If you run enough marathons there will be a point where you realize that with the highs often come a lot of lows. There’s been points during races where I’ve promised myself that after I finished I’d never run another marathon. There have been many miles where every step felt like agony, there have been falls, chaffing, numerous black toenails, sore muscles, and various niggles.
There have been times when I didn’t know if I wanted to keep on running marathons. Yet something always keeps brings me back. This reminds me of a quote from author and TV producer Shonda Rhimes,
“Sometimes you have to say yes to something that terrifies you. Sometimes yes feels like the sun.”
Continuing to say “yes” looks different for every person. But the point is to avoid becoming stagnant. After all these races I am more convinced than ever that long distance running can transform you into a better version of yourself.
Continue to be a learner.
I’ve been able to run 50 marathons without any serious injuries (knock on wood). I think running helps you to get to know your body better . . . and the smart runner doesn’t ignore warning signs. Small things turn into big things.
If I start feeling a little plantar fasciitis in my right foot (where it usually crops up) I know I have to start working on it immediately, not just ignore it and hope it will go away.
I’ve struggled with hormonal issues in the last couple of years which forced me to take about a year off from racing. During this time I dropped my mileage down and I kept my focus on being a healthy person -which included letting some stressful responsibilities go. I also started the practice of meditating daily.
The lesson here is be a constant learner and remember that you are in partnership with your body. Your running volume will fluctuate, it’s your overall health that matters most.
Marathons are a privilege and reason to feel gratitude.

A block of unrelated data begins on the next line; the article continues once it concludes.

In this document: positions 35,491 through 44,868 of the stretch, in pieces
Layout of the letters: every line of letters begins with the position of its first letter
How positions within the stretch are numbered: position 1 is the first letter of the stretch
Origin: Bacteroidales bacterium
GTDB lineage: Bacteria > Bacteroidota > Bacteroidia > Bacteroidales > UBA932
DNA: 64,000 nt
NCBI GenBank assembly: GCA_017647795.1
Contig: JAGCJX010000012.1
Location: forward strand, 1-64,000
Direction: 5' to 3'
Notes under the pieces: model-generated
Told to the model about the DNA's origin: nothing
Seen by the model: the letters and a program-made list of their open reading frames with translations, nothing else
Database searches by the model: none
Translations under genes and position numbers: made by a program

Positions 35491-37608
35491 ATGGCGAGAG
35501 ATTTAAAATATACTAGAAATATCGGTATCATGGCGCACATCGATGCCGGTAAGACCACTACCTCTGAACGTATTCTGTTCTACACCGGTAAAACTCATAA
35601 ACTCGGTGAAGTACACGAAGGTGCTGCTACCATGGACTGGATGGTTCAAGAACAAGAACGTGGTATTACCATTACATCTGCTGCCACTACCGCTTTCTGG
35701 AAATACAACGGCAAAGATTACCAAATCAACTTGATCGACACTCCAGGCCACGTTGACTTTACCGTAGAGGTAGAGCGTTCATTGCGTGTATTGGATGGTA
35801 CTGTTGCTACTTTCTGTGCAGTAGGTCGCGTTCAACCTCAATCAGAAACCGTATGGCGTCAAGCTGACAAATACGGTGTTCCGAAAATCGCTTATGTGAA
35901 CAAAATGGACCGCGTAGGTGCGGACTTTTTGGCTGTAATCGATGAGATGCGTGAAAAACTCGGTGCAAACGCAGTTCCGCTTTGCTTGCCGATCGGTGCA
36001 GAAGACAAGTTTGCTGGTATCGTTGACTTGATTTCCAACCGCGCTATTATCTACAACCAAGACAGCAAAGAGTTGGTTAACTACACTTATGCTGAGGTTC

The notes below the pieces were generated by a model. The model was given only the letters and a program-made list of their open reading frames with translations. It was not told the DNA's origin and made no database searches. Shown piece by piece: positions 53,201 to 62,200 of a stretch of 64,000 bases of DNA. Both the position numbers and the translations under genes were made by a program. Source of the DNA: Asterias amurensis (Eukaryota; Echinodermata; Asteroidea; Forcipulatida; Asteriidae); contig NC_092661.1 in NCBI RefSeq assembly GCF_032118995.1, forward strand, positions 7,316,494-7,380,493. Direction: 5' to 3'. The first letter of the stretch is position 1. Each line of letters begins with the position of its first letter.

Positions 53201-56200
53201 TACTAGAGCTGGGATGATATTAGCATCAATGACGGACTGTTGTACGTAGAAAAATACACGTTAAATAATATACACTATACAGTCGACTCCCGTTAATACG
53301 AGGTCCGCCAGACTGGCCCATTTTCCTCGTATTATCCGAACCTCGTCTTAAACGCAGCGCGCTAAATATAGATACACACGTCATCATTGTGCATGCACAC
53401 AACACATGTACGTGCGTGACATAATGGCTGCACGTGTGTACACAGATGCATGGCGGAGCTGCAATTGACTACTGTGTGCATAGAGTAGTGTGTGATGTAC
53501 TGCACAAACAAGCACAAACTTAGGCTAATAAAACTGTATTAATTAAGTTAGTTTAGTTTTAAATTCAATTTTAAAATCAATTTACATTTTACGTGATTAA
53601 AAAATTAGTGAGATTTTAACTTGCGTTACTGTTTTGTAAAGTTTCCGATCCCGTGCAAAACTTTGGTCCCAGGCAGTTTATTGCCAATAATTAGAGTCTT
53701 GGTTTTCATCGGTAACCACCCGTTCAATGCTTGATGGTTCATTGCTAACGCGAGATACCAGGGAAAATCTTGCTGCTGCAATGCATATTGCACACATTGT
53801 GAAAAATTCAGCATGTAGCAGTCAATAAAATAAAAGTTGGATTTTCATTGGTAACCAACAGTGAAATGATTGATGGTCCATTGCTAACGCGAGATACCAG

No matter how miserable I am at any particular point during training or a race I can always fall back on the fact that being able to do marathons is something I’m incredibly thankful for.
There are many areas of life where we don’t get to choose our pain. But the marathon is something that I’ve chosen and the pain lets me know that I’m not settling into a comfort zone—that I’m fully alive.
Long distance running has enabled me to build resilience, stay in shape, meet epic people and go on many adventures. I couldn’t imagine life without running.
One final word . . .
I believe that with the right training you too can be a prolific runner. You don’t have to run 50 marathons. Everyone’s journey will look different and that’s good. What matters is that you live up to your potential as a runner and remember YOU HAVE WHAT IT TAKES!
We are here to have your back! The Academy exists to help runners avoid the mistakes I made when I started. We’ve seen runner’s from all over the world go through our training and successfully finish their first half marathon, marathon, ultra, etc..
I also believe it’s wise to learn from people who have been where you want to go. That’s why it pays to hire an accomplished running coach to help you train strategically. As MTA has grown we’ve been able to assemble a team of coaches to help our runners get results. You can see how coaching works here.
I’m excited to see what the next year holds!
Great write Angie, thank you for all that you do. I am approaching 50 and I am just getting started!
The thing that matters is that you’re starting! I just heard from a 68 year old man whose goal is to run his first marathon by age 70. Wishing you the best as you pursue your running goals Mike 🙂
Congrats! What a wonderful article. Say yes to the sun! Love all your tips and inspiration.
Thanks Stephanie! Happy running 🙂
I’m trying to get Angie to wear all her medals like Mr. T.
um YES! We need that picture on social media! How can she turn down an invitation like that? I’m waiting to see the Mr. T photo in my Christmas stocking!!
Great article, love your work. Well done Angie.